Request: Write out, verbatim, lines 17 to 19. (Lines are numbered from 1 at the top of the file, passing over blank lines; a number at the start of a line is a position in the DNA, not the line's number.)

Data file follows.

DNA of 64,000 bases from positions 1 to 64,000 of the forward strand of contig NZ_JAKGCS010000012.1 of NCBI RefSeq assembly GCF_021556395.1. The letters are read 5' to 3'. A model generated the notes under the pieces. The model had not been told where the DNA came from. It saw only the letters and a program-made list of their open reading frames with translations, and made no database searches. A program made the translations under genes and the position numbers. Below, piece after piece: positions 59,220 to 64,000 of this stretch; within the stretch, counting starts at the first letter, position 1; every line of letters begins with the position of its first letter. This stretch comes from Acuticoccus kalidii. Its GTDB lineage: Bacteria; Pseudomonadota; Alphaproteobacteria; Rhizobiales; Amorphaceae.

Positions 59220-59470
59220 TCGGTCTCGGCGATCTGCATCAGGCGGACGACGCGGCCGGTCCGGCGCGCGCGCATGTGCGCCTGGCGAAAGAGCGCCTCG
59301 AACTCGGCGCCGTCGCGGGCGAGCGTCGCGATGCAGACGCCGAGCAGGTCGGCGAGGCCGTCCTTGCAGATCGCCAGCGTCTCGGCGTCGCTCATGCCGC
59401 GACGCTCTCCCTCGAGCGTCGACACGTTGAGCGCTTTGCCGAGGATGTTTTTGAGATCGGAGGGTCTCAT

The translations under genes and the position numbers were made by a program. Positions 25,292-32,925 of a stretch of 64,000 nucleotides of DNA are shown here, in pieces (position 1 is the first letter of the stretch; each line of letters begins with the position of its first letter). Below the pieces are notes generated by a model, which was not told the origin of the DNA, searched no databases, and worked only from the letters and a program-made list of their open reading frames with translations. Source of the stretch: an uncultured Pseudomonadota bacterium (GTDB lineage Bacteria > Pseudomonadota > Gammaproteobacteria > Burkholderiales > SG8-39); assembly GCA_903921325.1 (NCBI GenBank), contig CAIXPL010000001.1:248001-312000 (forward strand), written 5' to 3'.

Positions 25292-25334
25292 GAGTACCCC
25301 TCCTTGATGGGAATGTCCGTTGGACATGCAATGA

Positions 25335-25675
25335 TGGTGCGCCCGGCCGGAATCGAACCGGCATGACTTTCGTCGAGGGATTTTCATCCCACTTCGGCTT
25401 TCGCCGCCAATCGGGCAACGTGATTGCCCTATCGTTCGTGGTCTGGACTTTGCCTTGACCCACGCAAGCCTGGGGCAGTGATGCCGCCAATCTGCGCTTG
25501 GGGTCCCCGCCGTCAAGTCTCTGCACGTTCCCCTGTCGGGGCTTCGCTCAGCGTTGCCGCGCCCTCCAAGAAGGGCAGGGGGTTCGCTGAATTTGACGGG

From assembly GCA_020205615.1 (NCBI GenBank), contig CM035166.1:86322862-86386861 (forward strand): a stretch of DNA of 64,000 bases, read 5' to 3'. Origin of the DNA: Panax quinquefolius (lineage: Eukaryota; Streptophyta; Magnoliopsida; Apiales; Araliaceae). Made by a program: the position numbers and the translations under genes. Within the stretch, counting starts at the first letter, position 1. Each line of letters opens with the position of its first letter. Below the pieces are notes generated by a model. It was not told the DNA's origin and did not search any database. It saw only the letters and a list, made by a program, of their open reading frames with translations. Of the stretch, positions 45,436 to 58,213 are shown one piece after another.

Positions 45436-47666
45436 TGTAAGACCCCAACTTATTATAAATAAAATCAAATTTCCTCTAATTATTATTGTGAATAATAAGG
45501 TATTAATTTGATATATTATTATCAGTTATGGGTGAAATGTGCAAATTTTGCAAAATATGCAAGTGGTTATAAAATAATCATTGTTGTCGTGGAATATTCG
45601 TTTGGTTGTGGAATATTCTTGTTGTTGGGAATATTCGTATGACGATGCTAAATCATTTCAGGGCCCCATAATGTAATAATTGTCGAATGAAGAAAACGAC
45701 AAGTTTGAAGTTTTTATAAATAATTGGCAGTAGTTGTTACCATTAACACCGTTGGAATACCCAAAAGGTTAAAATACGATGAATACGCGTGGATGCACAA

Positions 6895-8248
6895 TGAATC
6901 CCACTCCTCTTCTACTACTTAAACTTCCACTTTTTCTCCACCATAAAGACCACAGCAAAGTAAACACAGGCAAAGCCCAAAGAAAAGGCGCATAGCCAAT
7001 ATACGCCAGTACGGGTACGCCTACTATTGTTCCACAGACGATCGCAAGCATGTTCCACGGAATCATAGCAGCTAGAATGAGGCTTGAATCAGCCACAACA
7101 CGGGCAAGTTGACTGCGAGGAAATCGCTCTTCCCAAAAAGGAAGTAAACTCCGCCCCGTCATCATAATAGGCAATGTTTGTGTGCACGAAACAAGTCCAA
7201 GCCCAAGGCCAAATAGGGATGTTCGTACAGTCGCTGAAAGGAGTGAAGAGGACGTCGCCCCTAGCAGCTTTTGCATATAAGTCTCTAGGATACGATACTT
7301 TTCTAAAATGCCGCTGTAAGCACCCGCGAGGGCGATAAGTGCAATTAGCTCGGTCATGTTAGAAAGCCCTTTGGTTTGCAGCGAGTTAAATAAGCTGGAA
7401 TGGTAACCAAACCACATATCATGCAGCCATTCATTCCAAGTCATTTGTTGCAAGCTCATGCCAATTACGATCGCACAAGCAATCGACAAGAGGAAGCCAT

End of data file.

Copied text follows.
45501 TATTAATTTGATATATTATTATCAGTTATGGGTGAAATGTGCAAATTTTGCAAAATATGCAAGTGGTTATAAAATAATCATTGTTGTCGTGGAATATTCG
45601 TTTGGTTGTGGAATATTCTTGTTGTTGGGAATATTCGTATGACGATGCTAAATCATTTCAGGGCCCCATAATGTAATAATTGTCGAATGAAGAAAACGAC
45701 AAGTTTGAAGTTTTTATAAATAATTGGCAGTAGTTGTTACCATTAACACCGTTGGAATACCCAAAAGGTTAAAATACGATGAATACGCGTGGATGCACAA